Southeastern SD to join multimillion dollar initiative to strengthen food supply chain gaps

Aug. 31—MITCHELL — The gears are in motion for a multi-million dollar push to strengthen South Dakota's food supply chain and bring much-needed dollars to its producers.

That was the update from project leaders at the August Planning and Development District III meeting held at the Davison County Fairgrounds. It is taking the form of two federally-driven programs that are shaping up currently to help South Dakota, as well as North Dakota and Minnesota. Based in Yankton, District III works specifically with local governments to help southeastern South Dakota, working hand-in-hand with cities, counties and tribes.

Both are part of a nationwide push spearheaded by President Joe Biden's administration to combat critical bottlenecks in the food supply chain highlighted during the pandemic.

The first is a $4.5 million pool of loan dollars aimed at a 15-county region in southeastern South Dakota, helping local meatpackers to start operations or upgrade their existing buildings. Applications are now open for the money, known as the Meat and Poultry Intermediary Lending Program.

"I think the longer we beat the drum about it and the more we get it out there, the better. I don't think people in cities understand, they're just used to going to the grocery store," said Lori Cowman, a small business development consultant at District III.

She explained that at a 3% interest rate, the low-interest loans are designed to help local meatpackers stay in business. The loan awards are a minimum of $10,000 each, to be repaid over the course of 5 to 20 years.

The increased numbers of local packing operations will also help producers increase their profit margins. Most directly, the new plants will save them money on transportation costs.

"Instead of trucking animals all the way to Sioux Falls to the big corporate ones, they can just go local. It's a shorter drive to a place where they'll probably get a better price," Cowman said after the meeting.

In a larger sense, the loans hope to provide more options for producers to process their meat, as the meatpacking industry has become increasingly concentrated into the hands of four mega-companies since the 1980s. As the number of meat-packing options available to farmers have dried up, they have seen less bargaining power in terms of getting prices — and have thus seen a dwindling share of the profits.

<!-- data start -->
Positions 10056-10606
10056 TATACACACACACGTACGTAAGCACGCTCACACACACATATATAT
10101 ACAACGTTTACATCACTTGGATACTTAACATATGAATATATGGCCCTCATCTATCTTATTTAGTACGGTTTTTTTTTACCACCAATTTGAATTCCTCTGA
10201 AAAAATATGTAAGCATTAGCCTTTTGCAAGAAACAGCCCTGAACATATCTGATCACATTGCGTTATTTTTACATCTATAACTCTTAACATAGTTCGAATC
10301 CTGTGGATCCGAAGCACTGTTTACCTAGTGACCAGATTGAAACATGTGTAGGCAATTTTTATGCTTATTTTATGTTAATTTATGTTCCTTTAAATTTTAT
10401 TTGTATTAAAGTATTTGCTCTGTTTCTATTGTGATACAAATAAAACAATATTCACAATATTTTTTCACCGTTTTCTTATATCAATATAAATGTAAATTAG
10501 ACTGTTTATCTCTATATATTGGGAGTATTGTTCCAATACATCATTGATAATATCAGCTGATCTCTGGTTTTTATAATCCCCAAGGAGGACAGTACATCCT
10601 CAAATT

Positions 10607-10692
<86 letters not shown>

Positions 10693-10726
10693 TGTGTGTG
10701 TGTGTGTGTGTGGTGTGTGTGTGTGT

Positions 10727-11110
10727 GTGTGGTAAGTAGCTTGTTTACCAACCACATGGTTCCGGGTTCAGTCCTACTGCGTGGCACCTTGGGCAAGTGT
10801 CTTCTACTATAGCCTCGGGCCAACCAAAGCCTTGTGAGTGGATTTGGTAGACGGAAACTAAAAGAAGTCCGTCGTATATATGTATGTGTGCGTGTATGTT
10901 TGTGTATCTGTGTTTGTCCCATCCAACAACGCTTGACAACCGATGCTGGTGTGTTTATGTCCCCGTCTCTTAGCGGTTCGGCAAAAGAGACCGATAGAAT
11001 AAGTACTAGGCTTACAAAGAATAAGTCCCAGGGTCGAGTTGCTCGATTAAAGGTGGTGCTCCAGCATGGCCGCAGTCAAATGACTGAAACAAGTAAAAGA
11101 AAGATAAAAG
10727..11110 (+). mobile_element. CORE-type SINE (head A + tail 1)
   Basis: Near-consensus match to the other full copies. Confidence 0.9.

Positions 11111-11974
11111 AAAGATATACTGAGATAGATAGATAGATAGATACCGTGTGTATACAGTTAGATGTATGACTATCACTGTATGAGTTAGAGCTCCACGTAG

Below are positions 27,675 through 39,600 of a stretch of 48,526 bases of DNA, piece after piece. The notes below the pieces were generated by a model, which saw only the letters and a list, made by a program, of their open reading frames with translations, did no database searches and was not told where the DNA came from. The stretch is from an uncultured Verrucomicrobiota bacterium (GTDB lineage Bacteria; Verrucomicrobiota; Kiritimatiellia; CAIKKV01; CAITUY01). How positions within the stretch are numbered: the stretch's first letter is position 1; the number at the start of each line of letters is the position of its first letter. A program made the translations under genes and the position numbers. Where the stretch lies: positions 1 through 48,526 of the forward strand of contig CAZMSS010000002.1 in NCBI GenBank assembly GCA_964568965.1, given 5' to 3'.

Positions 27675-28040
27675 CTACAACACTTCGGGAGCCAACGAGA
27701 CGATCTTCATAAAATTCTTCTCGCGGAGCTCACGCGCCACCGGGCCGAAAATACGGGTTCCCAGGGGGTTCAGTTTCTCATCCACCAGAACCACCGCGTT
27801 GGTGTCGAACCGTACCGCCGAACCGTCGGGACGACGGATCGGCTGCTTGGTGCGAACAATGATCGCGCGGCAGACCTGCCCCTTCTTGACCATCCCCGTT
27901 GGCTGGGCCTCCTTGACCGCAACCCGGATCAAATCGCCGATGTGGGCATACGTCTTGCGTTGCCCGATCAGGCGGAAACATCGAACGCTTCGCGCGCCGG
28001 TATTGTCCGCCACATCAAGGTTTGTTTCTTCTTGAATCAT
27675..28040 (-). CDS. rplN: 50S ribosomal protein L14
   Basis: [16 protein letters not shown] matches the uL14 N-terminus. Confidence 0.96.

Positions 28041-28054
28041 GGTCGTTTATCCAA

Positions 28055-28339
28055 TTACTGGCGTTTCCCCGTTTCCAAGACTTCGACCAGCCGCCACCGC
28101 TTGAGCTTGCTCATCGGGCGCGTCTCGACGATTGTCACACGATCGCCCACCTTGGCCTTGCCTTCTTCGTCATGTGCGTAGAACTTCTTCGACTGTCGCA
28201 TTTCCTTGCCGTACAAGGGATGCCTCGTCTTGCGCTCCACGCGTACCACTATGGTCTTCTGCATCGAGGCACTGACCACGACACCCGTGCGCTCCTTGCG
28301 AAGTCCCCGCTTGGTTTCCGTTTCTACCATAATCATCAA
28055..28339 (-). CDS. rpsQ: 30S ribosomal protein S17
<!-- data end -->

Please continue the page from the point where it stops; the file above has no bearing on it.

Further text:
"The less outlets there are, the more the ones that do operate have a corner on the market," Cowman said.

"Four large meat-packing companies control 85 percent of the beef market ... 54 percent of the market [in poultry] ... about 70 percent of the market [in pork] ... When dominant middlemen control so much of the supply chain, they can increase their own


at the expense of both farmers — who make less — and consumers — who pay more," read

a 2022 fact sheet released by the White House


The second program is the MinKota Regional Food Center, aimed at fetching more profits for producers and ensuring a robust supply of food.

Despite its name, it is not a building. Rather, it is a "concierge service" of sorts that aims to connect producers, distributors and sellers and make the flow of food supply more efficient and help producers combine their efforts.

"We're helping those producers, operators and become more of a team," said Brian McGinnis, a development specialist at District III.

As to what it means practically for the Mitchell area and South Dakota as a whole remains a bit uncertain until November. That's when a survey identifying the region's greatest areas of need will be returned. But as South Dakota saw pressure points in its food supply chain highlighted by the pandemic, it is clear there areas that can be helped by these efforts.

The MinKota Regional Food Center is one of 12 networks that came into being last year around the nation, through a piece of legislative cooperation undertaken by the Biden administration, the U.S. Dept. of Agriculture and 35 organizations around the Dakotas and Minnesota. Nationwide, the program is trying to tackle a series of interlocking problems.

Experts say that one of the problems in the Dakota and Minnesota area is a need for more cooperation between people at each stage of the food supply chain.

"The main problem is that oftentimes folks don't know each other beyond their own regional boundaries," said Cheryal Hills, in a phone interview with the Mitchell Republic from her office in Minnesota. She is the executive director of the Minnesota-based Region Five Development Commission, the organization that spearheaded the food center. "But the industry doesn't see geographic lines," Hills said. In other words, she said that the most profitable paths for food can often be found through new relationships.

"We need to learn where the gaps are. This is a new world for us," said McGinnis.

Currently in southeastern South Dakota, McGinnis believes producers would greatly see increased profit margins if District III can bring them together to sell their produce collectively, a process known as "aggregating," a sort of middle-man step of the food chain that occurs between producers growing crops or raising livestock, and the eventual buyer buying them — whether that's a grocery store or a school, for instance.

When producers aggregate their products, they can sell on a scale that can meet the demands of large-scale regular buyers — like schools or grocery stores. That helps to stabilize their income and ensures a regular supply of food.

"It's beneficial rather than having producers give their beef to schools for free — like I've seen in the past," McGinnis said.